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Proton Pump Inhibitors: Are we prescribing them right? 

Eduardo Esteban-Zubero ®" 

°Fmergency Department, Hospital San Pedro, Logrono, Spain 


Article history: 

Received 05 September 2021 

Received in revised form 30 September 2021 
Accepted 21 October 2021 


Proton pump inhibitors 

© 2021 The Authors. Published by Iberoamerican Journal of Medicine. This is an open access article under the CC BY license 


Inhibidores de la bomba de protones: ;los prescribimos bien? 


Historia del articulo: 

Recibido 05 Septiembre 2021 

Recibido en forma revisada 30 Septiembre 2021 
Aceptado 21 Octubre 2021 

Palabras clave: 
Inhibidores de la bomba de protones 


© 2021 Los Autores. Publicado por Iberoamerican Journal of Medicine. Este es un articulo en acceso abierto bajo licencia CC BY 

(http://creativecommons. org/licenses/by/4.0/). 

HOW TO CITE THIS ARTICLE: Esteban-Zubero E. Proton Pump Inhibitors: Are we prescribing them right? Iberoam J Med. 

2021;3(4):291-292. doi: 10.53986/ibjm.2021.0056. 

Proton pump inhibitors (PPIs) are the group of drugs of 
choice in the treatment of various gastrointestinal 
pathologies related to acid secretion. The most extensively 
used PPI is omeprazole, accounting for 80% of the total 
consumption of antiulcer drugs and 6.2% of the total drug 
packages dispensed under the National Health System in 
Spain [1]. Its therapeutic indications are clear, including: 

e Gastroesophageal reflux disease (GERD) with and 

without esophagitis 

* Corresponding author. 
E-mail address: eezubero @ 

ISSN: 2695-5075 / © 2021 The Authors. Published by Iberoamerican Journal of Medicine.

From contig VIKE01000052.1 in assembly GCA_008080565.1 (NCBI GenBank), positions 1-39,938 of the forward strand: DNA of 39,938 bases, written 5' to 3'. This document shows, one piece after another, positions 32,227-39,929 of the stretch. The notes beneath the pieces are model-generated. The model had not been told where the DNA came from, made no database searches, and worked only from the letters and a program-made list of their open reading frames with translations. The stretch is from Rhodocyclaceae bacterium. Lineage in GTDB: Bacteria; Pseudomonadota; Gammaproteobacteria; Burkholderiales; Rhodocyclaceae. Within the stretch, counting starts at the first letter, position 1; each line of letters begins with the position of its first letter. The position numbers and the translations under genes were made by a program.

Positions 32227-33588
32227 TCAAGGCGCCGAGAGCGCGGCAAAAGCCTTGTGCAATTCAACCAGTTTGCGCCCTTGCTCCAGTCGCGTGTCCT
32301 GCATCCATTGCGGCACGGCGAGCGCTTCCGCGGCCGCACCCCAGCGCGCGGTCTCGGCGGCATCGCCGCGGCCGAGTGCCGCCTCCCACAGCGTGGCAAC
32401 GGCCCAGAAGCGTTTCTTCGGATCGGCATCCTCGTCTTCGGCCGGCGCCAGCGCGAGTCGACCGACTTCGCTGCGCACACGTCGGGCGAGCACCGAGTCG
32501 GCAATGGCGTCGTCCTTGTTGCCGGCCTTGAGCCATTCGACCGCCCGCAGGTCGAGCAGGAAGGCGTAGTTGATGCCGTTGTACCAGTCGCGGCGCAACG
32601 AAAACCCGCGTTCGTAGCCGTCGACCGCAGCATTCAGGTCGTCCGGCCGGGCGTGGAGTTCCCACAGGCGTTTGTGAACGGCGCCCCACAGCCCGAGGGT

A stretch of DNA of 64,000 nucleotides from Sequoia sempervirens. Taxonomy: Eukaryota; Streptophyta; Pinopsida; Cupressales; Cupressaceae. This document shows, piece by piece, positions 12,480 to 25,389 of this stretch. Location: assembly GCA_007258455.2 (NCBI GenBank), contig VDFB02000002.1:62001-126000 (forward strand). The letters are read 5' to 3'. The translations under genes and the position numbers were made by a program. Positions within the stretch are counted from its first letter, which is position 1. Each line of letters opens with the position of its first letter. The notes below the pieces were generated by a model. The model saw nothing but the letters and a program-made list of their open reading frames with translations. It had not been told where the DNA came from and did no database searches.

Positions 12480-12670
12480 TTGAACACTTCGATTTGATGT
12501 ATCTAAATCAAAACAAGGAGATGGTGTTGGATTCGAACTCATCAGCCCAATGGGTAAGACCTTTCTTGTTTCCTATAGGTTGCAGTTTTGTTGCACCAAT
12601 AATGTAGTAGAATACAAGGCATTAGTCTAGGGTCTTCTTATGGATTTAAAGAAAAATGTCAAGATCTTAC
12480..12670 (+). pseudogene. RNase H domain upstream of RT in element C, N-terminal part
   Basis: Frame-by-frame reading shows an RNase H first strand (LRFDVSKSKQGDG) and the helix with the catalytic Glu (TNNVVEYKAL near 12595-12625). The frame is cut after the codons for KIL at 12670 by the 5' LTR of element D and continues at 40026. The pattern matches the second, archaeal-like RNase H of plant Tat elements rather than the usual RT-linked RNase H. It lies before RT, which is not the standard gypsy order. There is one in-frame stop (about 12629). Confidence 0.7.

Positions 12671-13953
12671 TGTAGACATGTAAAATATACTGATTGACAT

(http://creativecommons. org/licenses/by/4.0/). 1.0056 

In the endoscopic confirmation of peptic ulcer 

Non-ulcer dyspepsia 

Barrett's esophagus 

Zollinger Ellison syndrome 

Peptic esophageal stenosis due to scleroderma 
Short treatment of ulcer disease as part of the 
treatment regimen for AHelicobacter pylori 

This is an open access article under the CC BY license 


e Prophylaxis in the use of non-steroidal anti- 
inflammatory drugs (NSAIDs), especially when an 
increased risk of dyspepsia or ulceration can be 
deduced. In the latter case, at least two of the 
following criteria must be met: patients over 65 
years of age, history of peptic ulcer disease, 
previous serious gastrointestinal complications 
(gastrointestinal bleeding), concomitant use of 
steroids or oral anticoagulants, prolonged use of 
high doses of NSAIDs, presence of comorbidity 
with cardiovascular, kidney or liver disease, 
diabetes, and hypertension [2]. 

However, despite the clarity of the prescription, an 
inappropriate use of this type of drug is observed in routine 
clinical practice. Some of the theories that can explain this 
are the belief in the gastric "protection" of these drugs 
against any external agent, which sometimes implies 
significant pressure from the patient or relatives (especially 
in polymedicated patients). On other occasions, it may be 
due to ignorance of the physician, which also lasts over time 
given the difficulty that is sometimes appreciated when 
withdrawing PPIs [3]. This inappropriate prescription has 
been seen in case series ranging from 15% to 60% [3-5]. 

It should be noted that these drugs have a very high safety 
profile, although they are not free from possible adverse 
effects. For example, the incidence of headache with 
lansoprazole is greater than 1%. In addition, by increasing 
the dose of this drug, diarrhea occurs more frequently. This 
digestive disturbance has not been observed in other PPIs 
[6]. In addition, a possible increased risk of hip fracture has 
been observed [7]. 

For this reason, adequate adherence to clinical practice 
guidelines is necessary to prescribe these treatments. Doing 
so would not only avoid possible adverse effects, but it 
would also mean significant savings in pharmaceutical costs 



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